The Classics – “(500) Days of Summer”

Welcome back to The Classics and Happy Valentine’s Day! I took a vote on my Facebook over which of my favorite romantic comedies to review and (500) Days of Summer got the highest vote (sorry to those who voted for True Romance).

HEAVY SPOILERS! IF YOU’RE READING AND HAVEN’T SEEN THE MOVIE, GET OFF THE INTERNET AND WATCH THE MOVIE!

A narrator (Richard McGonagle) tells us the story of two young lovers, Tom (Joseph Gordon-Levitt) and Summer (Zooey Deschanel). “This is not a love story. This is a story about love,” the narrator says.

Hopeless romantic Tom becomes smitten over Summer when she overhears him listening to The Smiths and sings along. They become friends, argue philosophical differences in dating, and Summer makes out with him in a copier room, leading to a relationship. However, Summer doesn’t believe in love, which prompts an ongoing conflict between the two.

I first saw (500) Days in college fell in love with the movie instantly. As a naive teen, I understood Tom’s logic. He grew up on romantic pop culture and didn’t quite have a grasp on reality. I didn’t understand the flaws because I was looking for my soulmate.

The thing I love about (500) Days is my interpretation changed over time. I hated Summer when I first saw this film and felt she was toying with Tom’s emotions. As I matured and dated more, I realized Summer was in the right and that Tom is the villain. He’s a guy who needs to date himself to feel whole, leading to self-destructive behavior.

In a scene where his friends set him up on a blind date, Tom bluntly lets his date know he isn’t interested, venting about Summer their entire date. She rightfully ditches Tom in the middle of drunkenly singing The Clash’s “Train in Vain.” Now despite this scene and me saying Tom’s the villain in his relationship, he isn’t a bad person. Neither is Summer! They’re just dumb.

If anything, Tom shows us the flaws, heartbreak, disillusionment, and humor in a relationship. This is done brilliantly in a nonlinear narrative where he’ll list what he loves about Summer then later hate those same things. Tom captures the disillusionment well in a brutally honest monologue when he angrily explodes in a meeting over the realization that everything he believed in is wrong.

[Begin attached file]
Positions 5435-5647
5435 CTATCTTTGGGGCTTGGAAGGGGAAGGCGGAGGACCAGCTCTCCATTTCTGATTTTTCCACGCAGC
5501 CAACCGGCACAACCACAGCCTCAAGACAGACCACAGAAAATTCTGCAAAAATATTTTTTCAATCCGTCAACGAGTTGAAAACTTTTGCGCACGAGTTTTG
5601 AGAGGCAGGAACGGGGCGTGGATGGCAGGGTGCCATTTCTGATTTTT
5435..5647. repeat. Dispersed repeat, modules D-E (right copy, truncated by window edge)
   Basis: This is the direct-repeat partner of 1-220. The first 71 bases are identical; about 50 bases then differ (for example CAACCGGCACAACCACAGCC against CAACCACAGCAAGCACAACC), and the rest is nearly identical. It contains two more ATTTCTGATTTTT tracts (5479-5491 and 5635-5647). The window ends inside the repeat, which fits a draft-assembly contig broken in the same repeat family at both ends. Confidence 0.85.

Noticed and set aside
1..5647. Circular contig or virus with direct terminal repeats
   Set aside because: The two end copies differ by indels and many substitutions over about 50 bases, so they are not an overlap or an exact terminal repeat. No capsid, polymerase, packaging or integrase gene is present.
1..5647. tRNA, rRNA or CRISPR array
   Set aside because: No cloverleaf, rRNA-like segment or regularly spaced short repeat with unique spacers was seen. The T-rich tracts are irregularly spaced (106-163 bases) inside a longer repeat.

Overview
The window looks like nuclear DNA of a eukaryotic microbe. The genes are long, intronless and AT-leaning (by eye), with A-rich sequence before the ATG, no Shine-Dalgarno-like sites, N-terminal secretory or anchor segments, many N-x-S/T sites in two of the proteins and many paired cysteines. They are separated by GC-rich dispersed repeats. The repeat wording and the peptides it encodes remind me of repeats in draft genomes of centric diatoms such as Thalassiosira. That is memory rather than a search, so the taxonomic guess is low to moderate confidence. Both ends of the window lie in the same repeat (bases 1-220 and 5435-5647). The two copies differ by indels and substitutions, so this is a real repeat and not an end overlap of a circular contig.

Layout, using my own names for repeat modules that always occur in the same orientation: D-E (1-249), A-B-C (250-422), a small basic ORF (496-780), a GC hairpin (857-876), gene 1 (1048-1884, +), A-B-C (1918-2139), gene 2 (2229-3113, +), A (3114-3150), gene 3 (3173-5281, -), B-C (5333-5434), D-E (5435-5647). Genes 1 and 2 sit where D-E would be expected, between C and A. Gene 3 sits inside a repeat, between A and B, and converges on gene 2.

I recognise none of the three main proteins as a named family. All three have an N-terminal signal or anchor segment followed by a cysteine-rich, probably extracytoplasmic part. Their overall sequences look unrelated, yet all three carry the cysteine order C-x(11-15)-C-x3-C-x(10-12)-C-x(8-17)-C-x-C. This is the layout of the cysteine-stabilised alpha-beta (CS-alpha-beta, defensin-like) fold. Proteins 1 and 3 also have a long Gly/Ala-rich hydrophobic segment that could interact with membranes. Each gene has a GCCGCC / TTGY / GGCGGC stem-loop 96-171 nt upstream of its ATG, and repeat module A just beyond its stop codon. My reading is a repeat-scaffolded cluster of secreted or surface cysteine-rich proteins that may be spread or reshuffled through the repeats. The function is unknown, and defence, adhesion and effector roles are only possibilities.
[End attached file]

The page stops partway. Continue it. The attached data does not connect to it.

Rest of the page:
Summer on the other hand, doesn’t believe in love because she wants to go with the flow. She believes there’s more to life than dating and that her love can change at any minute. She also grows since she influences Tom to focus on his architecture and changes her views after watching The Graduate. Their brief reunion in the final act is bittersweet as Summer tells Tom he helped her grow (she’s married) and that she wants him to be happy.

By the end of the film, Tom is put together and made peace with the fact that he wasn’t the one for Summer. Though it’s quite obvious by the smug grin on his face after meeting a rival architect Autumn (Minka Kelly) that he’s going to repeat the same mistakes, we still take a good lesson from Tom.

(500) Days is an important romantic comedy because it’s honest; common interests doesn’t make someone “the one,” and expectations and reality are different (another incredible sequence highlights the importance of this)!

I know I’m selling (500) Days as a film about two twisted, selfish people, but this is still a delightful film. I can’t go to Ikea without wanting to reenact the Ikea sequence or listen to “You Make My Dreams Come True” without wanting to break out dancing.

Grade: A+

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